Detroit’s Future. Michigan Gov. Rick Snyder expects “relatively quick legislative action” from the state’s legislature as soon as the Coalition for the Future of Detroit Schoolchildren submits its final report examining the school’s fractured, fragmented, and nearly insolvent school system and recommendations later this month. The coalition is co-chaired by Tonya Allen, president and CEO of the Detroit-based Skillman Foundation; the Rev. Wendell Anthony of Fellowship Chapel and the president of the Detroit branch of the NAACP; David Hecker, president of AFT Michigan/AFL-CIO; John Rakolta Jr., CEO of Detroit-based Walbridge Aldinger Co.; and Angela Reyes, executive director of the Detroit Hispanic Development Corp.

State of the City. San Bernardino Mayor Carey Davis, armed with 500 opinions from citizens in the wake of a series of community engagement events intended to both keep citizens apprised of the city’s plans to put together its plan of debt adjustment in order to secure U.S. Bankruptcy Judge Meredith Jury’s approval so that the city could exit municipal bankruptcy, but also to seek their input through a series of community events, tomorrow evening reports back on what he sees as the state of his city—and what he believes the city’s future could be, marking his first such speech since he took office a year ago. In a release from his office, the Mayor said: “The State of the City address brings together the business community, our educational institutions, residents, and others who have a vested interest in San Bernardino’s future…I look forward to highlighting accomplishments over the last year, and hope to build upon those successes as we move forward into 2015 and beyond.” The ambitious effort to both inform and seek input from citizens and taxpayers informs us of the significant differences prescribed or permitted under differing state statutes of those states which enable municipalities to file for federal bankruptcy protection—so that in Michigan and Rhode Island, for instance, cities’ elected leaders, citizens, and taxpayers are excluded from any say or input in the process; but in Alabama, California, and other states; the messy, prohibitively expensive, and daunting challenges of public, democratic practices compel local leaders to inform, engage, and involve citizens and taxpayers.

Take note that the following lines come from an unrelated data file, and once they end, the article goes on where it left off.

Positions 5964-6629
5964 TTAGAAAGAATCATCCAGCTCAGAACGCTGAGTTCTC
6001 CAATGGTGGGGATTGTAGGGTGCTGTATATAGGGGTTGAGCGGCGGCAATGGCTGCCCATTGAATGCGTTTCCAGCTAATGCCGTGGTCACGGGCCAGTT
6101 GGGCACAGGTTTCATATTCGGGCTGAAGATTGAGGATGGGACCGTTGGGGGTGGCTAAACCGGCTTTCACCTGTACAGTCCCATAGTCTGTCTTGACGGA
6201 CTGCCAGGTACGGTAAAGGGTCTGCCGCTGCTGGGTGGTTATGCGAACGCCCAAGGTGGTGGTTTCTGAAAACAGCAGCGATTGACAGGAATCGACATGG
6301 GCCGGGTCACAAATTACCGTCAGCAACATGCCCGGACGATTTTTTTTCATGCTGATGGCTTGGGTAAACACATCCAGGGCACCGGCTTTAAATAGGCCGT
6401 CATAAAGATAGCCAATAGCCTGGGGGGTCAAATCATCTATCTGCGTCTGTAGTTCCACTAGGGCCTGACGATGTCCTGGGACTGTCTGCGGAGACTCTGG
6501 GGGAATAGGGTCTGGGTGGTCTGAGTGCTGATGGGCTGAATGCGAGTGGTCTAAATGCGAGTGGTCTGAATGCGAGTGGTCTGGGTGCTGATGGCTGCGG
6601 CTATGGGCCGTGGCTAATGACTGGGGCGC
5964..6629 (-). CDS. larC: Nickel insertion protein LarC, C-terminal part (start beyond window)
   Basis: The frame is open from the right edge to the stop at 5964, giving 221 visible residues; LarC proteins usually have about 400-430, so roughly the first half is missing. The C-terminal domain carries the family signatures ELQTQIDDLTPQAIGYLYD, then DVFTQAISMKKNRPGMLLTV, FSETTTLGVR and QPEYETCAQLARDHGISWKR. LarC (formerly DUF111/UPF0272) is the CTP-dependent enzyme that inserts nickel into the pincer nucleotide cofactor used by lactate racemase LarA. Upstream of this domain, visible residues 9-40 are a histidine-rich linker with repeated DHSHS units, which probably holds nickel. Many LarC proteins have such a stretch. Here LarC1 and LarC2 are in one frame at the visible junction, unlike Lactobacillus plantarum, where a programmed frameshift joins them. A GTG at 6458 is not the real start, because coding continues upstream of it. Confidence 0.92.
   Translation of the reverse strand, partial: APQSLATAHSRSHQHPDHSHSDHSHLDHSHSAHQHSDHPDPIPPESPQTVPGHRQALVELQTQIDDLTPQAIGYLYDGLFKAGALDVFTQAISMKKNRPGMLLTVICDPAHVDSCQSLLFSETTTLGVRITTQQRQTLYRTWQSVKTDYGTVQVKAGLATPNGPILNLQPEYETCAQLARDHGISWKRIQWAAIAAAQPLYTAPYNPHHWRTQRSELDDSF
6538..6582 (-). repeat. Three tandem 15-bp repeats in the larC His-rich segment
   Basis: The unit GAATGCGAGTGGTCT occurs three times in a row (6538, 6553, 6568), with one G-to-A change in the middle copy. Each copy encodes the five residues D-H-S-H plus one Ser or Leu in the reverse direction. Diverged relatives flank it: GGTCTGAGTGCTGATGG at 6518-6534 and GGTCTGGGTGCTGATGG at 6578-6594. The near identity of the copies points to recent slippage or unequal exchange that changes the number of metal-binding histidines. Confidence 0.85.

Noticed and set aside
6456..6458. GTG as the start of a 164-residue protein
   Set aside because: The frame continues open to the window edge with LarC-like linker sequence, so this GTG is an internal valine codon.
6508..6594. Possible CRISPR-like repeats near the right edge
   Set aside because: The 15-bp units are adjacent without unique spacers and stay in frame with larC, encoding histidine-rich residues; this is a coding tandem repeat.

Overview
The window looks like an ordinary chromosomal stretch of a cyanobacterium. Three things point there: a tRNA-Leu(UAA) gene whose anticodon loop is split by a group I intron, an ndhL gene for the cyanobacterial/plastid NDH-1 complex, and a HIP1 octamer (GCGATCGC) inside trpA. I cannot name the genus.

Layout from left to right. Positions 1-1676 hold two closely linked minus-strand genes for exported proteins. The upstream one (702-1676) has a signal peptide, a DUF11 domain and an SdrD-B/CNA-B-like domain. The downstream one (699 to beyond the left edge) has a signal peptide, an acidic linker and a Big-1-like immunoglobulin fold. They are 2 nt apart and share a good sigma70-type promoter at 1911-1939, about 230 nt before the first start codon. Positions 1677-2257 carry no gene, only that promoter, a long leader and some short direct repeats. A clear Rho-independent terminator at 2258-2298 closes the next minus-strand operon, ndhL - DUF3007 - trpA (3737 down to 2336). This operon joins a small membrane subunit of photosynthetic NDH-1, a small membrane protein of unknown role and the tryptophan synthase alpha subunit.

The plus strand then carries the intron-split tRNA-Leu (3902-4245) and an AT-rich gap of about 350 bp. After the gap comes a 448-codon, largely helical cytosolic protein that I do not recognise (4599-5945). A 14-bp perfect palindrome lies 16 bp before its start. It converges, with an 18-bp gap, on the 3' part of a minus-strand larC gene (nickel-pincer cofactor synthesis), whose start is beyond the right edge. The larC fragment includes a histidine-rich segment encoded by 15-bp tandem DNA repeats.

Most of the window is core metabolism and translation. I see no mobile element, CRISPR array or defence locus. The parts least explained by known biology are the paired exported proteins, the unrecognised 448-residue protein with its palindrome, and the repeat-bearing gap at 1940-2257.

Exiting Municipal Bankruptcy Does Not Necessarily End a Municipality’s Fiscal Challenges


March 3, 2015
Visit the project blog: The Municipal Sustainability Project

Sewer & Suer Rats. In a federal filing on which U.S. District Judge Abdul Kallon has scheduled trial to commence this July, the Securities and Exchange Commission (SEC) has filed a motion for summary judgment in its securities fraud case against two former JPMorgan bankers who were involved in Jefferson County’s more than $3.2 billion in sewer deals and swaps, [SEC v. Charles LeCroy & Douglas MacFaddin], writing that its case proves that Messieurs LeCroy and MacFaddin violated the securities act by failing to disclose payments to others who did no work on swaps between the county and JPMorgan―swaps which imposed higher fees on Jefferson County, and imposed higher rates on Jefferson County sewer system customers. The SEC wrote that Messiers LeCroy and MacFaddin also failed to disclose information about payments that would have been material to bond investors―even if the payments did not increase the county’s costs: “Any reasonable investor would have wanted to know that bonds in which he or she was investing were being offered by an underwriter who had procured the county’s business through a corrupt process of paying off friends and associates of [county] commissioners.” The swaps at issue were a key driver that forced what was, at the time, the largest municipal bankruptcy in U.S. history.